Peter J. Rubinstein | March 30, 2012
?So this is Shabbat HaGadol, the Great Sabbath. It’s the Sabbath that always every year precedes the onset of Pesach. But there’s a unique irony in that the Torah reading for this week, Tzav, is really not one that in any way deals with great themes of redemption or history; in fact, it’s a Torah reading about sacrifices and quite explicit in the gory details of those sacrifices: the dismemberment of animals, the sprinkling of blood. In fact, it’s a portion the first of several that are difficult for us take in relation. And yet it is the portion for this week, and we take note of it.
Cantor Liz Sacks | March 23, 2012
?This week we begin the third book of our Torah, the book of Vayikra, the book of Leviticus. And unfortunately, many people consider this the boring book of the Torah. Or one of the boring books of the Torah, I think there were two that win that prize. But, surprisingly, or maybe not surprisingly, I don’t agree with that assessment.
Peter J. Rubinstein | March 16, 2012
?Typically, whenever we have two portions that are coupled, that means that we’re coming to the end of a book as it is this evening. We are reading a double portion, Vayak’heil–Pekudei. It is the end of the book of Shemot which means, for those of us who are in the business of the rhythm of the year, we know we’re two-fifths towards the High Holidays. Just something to keep in mind.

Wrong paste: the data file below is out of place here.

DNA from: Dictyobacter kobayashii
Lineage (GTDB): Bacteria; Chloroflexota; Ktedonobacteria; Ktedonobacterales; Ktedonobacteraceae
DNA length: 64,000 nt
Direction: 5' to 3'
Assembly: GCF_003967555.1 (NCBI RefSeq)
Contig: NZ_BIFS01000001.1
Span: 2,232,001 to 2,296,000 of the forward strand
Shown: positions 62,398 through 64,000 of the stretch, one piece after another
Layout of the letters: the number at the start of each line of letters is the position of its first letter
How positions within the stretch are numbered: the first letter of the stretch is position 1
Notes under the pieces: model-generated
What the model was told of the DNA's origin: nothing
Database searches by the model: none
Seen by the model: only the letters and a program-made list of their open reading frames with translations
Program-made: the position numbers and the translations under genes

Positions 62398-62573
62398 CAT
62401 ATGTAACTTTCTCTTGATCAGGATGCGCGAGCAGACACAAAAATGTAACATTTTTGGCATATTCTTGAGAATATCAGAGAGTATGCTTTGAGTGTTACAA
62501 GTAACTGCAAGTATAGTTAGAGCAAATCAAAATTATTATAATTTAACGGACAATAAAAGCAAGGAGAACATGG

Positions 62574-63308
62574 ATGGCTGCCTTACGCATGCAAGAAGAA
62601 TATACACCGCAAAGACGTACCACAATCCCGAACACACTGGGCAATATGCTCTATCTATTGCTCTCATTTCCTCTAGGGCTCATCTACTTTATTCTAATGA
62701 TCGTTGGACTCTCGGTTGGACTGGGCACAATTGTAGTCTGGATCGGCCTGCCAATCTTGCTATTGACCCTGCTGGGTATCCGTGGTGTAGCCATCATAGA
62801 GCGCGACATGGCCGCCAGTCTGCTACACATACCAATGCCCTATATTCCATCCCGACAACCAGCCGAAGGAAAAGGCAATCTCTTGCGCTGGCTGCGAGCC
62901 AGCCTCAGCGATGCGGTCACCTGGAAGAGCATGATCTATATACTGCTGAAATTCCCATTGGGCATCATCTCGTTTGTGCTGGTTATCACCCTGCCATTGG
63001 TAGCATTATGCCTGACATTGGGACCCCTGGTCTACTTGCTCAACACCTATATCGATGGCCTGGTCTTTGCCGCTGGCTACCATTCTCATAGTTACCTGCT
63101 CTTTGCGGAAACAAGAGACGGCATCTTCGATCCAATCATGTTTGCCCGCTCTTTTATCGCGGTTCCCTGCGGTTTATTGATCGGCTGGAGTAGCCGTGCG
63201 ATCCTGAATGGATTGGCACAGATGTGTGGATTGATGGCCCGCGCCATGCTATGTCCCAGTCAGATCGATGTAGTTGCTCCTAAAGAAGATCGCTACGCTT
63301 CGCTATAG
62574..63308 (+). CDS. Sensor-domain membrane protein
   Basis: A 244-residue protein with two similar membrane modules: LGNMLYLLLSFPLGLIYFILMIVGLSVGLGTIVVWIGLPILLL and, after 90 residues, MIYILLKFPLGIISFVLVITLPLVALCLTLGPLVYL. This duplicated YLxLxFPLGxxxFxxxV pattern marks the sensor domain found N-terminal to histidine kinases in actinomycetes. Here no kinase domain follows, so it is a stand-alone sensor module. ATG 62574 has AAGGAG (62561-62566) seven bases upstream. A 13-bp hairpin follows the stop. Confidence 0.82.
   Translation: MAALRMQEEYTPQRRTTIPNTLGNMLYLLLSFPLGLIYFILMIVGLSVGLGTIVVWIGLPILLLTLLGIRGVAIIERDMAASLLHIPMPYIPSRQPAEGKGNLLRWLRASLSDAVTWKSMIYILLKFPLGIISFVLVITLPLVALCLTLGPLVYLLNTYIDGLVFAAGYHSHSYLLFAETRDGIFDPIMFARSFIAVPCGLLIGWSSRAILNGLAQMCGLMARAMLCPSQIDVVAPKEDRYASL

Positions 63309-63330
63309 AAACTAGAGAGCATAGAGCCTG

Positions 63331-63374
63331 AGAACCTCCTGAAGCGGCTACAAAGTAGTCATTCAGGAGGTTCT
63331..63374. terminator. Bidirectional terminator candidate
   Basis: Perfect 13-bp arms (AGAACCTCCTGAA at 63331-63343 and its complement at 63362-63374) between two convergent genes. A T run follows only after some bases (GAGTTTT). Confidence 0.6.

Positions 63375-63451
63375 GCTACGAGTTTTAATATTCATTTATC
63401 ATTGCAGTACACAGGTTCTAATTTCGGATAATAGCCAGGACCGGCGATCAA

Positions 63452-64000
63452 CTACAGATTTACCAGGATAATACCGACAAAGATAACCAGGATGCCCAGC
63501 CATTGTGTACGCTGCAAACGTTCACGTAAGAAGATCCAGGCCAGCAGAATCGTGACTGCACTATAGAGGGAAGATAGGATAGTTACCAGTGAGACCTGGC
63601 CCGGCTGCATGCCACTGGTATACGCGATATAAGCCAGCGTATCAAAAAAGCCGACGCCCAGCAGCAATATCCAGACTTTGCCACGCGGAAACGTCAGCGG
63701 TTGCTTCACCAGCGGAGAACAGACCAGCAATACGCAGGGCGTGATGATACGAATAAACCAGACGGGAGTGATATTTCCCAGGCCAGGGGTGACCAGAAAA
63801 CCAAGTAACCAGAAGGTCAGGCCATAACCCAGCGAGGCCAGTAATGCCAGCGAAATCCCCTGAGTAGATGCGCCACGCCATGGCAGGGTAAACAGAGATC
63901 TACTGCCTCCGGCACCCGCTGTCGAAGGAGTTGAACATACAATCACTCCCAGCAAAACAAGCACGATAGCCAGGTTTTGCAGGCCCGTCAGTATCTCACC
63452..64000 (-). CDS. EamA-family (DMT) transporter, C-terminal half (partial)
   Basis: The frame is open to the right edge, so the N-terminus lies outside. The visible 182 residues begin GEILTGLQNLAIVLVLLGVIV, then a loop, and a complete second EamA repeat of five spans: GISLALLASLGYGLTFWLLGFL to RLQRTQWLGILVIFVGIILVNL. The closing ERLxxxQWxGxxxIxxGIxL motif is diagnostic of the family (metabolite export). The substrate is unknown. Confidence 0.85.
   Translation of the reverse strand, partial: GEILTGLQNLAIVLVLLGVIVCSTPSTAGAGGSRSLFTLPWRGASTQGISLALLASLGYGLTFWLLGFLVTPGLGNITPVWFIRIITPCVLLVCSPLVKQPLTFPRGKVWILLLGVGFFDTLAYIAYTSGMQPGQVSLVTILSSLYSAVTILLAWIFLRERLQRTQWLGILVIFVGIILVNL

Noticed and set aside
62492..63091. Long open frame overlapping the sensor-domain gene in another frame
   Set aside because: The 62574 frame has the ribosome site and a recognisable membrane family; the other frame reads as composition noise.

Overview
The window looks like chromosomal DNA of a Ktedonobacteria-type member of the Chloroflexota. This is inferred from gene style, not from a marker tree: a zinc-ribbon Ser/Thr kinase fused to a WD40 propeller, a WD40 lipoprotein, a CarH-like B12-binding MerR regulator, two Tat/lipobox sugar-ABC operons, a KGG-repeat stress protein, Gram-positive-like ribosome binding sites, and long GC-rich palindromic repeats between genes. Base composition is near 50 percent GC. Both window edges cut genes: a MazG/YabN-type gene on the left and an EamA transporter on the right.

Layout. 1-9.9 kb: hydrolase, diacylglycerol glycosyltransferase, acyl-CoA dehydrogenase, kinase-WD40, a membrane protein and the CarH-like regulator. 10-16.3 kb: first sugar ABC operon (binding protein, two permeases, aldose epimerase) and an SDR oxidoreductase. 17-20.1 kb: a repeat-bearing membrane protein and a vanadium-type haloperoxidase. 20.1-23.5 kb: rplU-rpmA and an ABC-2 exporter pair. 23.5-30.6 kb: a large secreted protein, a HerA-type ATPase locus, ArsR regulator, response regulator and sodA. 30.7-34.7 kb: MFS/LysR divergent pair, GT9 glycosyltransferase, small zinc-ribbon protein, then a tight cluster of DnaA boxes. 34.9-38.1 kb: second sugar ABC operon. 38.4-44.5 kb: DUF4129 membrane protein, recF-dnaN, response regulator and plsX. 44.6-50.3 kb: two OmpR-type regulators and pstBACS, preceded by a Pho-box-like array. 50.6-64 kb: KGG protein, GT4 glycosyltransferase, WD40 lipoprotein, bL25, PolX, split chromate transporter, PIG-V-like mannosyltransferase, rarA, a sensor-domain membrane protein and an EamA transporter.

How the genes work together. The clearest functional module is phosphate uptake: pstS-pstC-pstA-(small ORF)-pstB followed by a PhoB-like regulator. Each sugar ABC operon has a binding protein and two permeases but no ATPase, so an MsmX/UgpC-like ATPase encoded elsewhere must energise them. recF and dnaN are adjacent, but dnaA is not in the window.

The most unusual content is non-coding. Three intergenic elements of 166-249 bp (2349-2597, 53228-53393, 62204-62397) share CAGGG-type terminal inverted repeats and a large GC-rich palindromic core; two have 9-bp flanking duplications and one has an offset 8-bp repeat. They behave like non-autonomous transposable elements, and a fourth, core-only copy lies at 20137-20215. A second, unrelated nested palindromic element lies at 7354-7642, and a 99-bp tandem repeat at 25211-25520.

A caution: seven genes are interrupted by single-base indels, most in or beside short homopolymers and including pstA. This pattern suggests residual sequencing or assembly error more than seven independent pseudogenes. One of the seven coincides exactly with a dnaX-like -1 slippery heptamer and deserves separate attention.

Maurice A. Salth | March 9, 2012
This year, Purim fell during a time when we read of disturbing news for the country of Israel: news about the concern of Iran obtaining the capacity to build a nuclear weapon to threaten Israel and others in our world. Those of us that have been following this story are aware of how serious such a threat is. There is much to talk about this issue—too much to address tonight in full—but I’d like to share a few reflections on this important matter.
Michael S. Friedman | March 2, 2012
?In Parashat T’tzaveh, which we’re about to read, we learn all about the garments of the high priest. And we’re told all about the tunic and the pants and the headdress and the breastplate, even the shoes, that the high priest was to wear back in the ancient days as he officiated the service at the Temple.
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